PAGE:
Upside down banana tart May 19, 2010Posted by inspiredbywolfe in Fruit, Sweet things.
Bananas are not generally an ingredient I associate with dessert. I like bananas – I eat a lot of them – but the only dessert that usually springs to mind is banana bread, which I only turn to when I have too many overripe bananas lying around. Apparently Fritz and Nero Wolfe don’t think of them for dessert either – there are no recipes in The Nero Wolfe Cookbook with banana as the main ingredient.
Intrigued by the thought of using banana as a dessert ingredient, I turned to the internet to find a suitable recipe. I finally settled on this one, for an upside down banana tart.
To start with, I made a batch of Stephanie’s shortcrust pastry which I added a little sugar to. I put it in the fridge while I continued with the rest of the recipe.
I started by making the sauce / caramel that bound everything together. In a frying pan, I melted butter, then added brown sugar, a cinnamon stick and pieces of lemon zest. H brewed me up some strong coffee, and I added that as well. I stirred the mixture to help it mix together and continued to stir intermittently until it boiled.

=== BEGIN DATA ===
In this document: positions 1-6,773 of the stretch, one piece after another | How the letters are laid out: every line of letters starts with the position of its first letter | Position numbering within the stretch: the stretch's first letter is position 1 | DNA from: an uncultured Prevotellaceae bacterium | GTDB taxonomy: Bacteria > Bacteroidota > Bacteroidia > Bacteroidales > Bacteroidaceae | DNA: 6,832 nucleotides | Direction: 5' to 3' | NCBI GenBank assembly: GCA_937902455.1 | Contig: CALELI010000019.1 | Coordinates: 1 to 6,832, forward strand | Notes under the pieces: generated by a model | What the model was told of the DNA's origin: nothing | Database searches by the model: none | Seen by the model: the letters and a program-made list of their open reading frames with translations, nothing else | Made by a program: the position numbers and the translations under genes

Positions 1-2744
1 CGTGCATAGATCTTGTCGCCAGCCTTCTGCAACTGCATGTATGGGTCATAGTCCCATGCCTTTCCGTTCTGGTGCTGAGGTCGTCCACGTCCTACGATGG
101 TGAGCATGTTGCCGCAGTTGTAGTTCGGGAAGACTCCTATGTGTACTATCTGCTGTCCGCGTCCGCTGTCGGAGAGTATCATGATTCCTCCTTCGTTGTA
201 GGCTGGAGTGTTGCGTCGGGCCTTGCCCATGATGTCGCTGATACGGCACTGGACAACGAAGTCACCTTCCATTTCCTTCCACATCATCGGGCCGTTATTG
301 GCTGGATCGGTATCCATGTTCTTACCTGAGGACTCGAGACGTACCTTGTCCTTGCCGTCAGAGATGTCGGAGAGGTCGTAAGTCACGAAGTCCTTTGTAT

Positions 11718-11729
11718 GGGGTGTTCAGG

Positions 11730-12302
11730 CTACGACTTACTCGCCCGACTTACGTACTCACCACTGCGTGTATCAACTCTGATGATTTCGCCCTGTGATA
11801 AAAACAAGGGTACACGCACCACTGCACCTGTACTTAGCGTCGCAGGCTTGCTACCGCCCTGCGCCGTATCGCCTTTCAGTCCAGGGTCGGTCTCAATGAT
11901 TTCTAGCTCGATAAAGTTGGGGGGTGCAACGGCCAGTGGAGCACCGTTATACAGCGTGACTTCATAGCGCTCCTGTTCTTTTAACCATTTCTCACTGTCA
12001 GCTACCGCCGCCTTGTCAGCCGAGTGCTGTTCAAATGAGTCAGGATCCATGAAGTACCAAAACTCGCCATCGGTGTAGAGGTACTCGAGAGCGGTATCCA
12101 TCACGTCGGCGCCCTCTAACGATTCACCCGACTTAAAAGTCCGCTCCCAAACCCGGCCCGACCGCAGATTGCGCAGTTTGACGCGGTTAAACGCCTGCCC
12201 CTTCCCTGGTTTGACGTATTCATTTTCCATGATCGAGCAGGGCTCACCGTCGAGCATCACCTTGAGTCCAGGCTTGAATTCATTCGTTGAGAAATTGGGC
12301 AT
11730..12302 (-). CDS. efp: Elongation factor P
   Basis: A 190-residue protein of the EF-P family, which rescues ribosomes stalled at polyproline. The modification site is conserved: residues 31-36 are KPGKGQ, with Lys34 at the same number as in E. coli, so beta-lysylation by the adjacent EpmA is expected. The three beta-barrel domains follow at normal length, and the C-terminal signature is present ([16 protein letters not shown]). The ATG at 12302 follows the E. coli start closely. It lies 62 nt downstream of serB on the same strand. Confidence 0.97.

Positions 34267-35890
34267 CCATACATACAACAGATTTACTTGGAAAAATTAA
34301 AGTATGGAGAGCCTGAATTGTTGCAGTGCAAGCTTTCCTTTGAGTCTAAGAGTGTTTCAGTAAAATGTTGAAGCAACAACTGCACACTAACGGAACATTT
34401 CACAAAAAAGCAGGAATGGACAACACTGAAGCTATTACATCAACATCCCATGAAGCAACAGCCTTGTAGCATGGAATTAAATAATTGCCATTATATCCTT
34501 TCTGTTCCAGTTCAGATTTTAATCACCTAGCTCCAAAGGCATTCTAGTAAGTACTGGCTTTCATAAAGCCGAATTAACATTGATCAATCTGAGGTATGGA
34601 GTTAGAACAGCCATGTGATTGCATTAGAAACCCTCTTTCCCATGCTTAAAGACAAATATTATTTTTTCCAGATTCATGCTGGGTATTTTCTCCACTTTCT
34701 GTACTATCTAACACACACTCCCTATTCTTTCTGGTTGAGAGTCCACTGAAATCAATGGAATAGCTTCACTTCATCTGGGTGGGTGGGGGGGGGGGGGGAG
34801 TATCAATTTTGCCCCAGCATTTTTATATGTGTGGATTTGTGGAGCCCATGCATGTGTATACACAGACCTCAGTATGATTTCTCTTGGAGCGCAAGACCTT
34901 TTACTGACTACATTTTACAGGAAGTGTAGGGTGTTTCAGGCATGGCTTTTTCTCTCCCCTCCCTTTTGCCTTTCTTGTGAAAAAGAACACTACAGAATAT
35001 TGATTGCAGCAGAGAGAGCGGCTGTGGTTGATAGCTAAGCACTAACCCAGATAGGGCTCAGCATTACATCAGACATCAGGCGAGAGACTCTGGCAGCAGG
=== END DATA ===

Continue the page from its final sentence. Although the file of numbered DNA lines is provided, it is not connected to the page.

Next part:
After it boiled, I reduced the heat until the mixture began to thicken. At this point I removed the cinnamon stick and lemon zest, and added some vanilla extract. Once this was all mixed together, I added the bananas.
The recipe called for 6 bananas, but I chopped up 3 large-ish bananas into medium sized rounds, and this seemed to be a sufficient amount. I put them into the frying pan and moved them around with the spoon to get them coated in the sugar/coffee mixture.
After they were all coated, I removed the dough out of the fridge and rolled it out to the size of the frying pan. I carefully laid it over the top of the banana/caramel mixture and smoothed it down as best I could. As you can see the sauce leaked out over the top of the pastry a bit, but I did get it all sealed over the top.
I put the frying pan into the oven for about 25 minutes. Incidentally, it is important to remember to use an oven-proof pan or dish for this recipe! After the 25 minutes were up, I removed the frying pan and let it cool for 15 minutes. After this time, I used a spatula to separate the sides of the pastry from the pan, and flipped the tart out onto a plate. I was concerned that in the flipping, pastry or bananas would be lost, but thankfully this was not the case.
This was a very nice dessert. The pastry was light and flaky, and even crunchy in places. The bananas had cooked, but not enough to lose their shape and a bit of firmness, and they were still distinguishable from the caramel – this made a nice change from things like banana bread where I think that often the bananas get lost in the rest of the mix. The caramel was delicious with the citrus from the lemon coming through particularly, and the addition of the coffee meant it was not overly sweet.
I think that maybe Nero Wolfe never thought to use bananas because he never tried a recipe like this. I’d heartily recommend this recipe to Wolfe or anyone else who is interested in trying something a little different with this ingredient – just try not to go bananas while doing so…